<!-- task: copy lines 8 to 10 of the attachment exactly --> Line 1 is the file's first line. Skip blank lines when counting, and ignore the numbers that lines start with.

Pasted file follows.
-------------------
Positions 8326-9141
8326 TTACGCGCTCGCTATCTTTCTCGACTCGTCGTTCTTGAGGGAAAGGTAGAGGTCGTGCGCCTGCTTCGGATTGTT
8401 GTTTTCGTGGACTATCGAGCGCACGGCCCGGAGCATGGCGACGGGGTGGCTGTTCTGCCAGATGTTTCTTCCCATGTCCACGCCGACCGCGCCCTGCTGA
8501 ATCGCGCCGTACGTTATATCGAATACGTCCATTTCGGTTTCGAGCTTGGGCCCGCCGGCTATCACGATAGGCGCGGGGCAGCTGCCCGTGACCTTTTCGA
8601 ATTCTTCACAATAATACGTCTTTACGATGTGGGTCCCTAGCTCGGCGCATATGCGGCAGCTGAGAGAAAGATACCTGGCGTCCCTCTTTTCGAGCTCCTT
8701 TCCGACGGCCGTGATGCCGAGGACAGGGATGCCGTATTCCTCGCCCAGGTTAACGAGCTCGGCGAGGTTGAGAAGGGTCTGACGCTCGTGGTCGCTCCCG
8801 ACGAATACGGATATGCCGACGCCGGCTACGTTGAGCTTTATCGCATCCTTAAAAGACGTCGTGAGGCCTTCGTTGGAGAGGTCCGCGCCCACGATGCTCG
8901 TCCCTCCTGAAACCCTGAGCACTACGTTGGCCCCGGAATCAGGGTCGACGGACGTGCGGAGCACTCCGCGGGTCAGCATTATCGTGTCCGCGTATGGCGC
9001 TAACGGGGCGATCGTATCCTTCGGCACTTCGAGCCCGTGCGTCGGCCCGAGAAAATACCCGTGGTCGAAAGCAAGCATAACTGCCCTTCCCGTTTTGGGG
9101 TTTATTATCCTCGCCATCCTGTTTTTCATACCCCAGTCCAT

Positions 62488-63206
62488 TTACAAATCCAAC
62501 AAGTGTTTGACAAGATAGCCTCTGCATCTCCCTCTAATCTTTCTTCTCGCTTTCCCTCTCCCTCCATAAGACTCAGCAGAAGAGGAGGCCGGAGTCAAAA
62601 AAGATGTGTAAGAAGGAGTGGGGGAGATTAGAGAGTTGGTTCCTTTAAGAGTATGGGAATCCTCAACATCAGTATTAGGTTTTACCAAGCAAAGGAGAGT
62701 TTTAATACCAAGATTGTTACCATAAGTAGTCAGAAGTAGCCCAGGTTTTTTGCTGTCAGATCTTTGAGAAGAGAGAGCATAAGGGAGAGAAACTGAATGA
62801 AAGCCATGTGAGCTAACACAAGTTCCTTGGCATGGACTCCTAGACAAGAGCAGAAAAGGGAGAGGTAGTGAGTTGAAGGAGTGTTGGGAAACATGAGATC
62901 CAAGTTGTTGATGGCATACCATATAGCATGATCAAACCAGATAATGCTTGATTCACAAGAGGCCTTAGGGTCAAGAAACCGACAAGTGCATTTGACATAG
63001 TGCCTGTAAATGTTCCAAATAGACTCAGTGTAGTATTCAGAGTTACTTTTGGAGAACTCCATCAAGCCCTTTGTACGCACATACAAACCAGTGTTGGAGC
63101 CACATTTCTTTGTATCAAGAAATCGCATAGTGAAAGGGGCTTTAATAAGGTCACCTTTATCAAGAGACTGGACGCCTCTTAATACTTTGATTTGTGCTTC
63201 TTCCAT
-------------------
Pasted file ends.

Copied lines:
8901 TCCCTCCTGAAACCCTGAGCACTACGTTGGCCCCGGAATCAGGGTCGACGGACGTGCGGAGCACTCCGCGGGTCAGCATTATCGTGTCCGCGTATGGCGC
9001 TAACGGGGCGATCGTATCCTTCGGCACTTCGAGCCCGTGCGTCGGCCCGAGAAAATACCCGTGGTCGAAAGCAAGCATAACTGCCCTTCCCGTTTTGGGG
9101 TTTATTATCCTCGCCATCCTGTTTTTCATACCCCAGTCCAT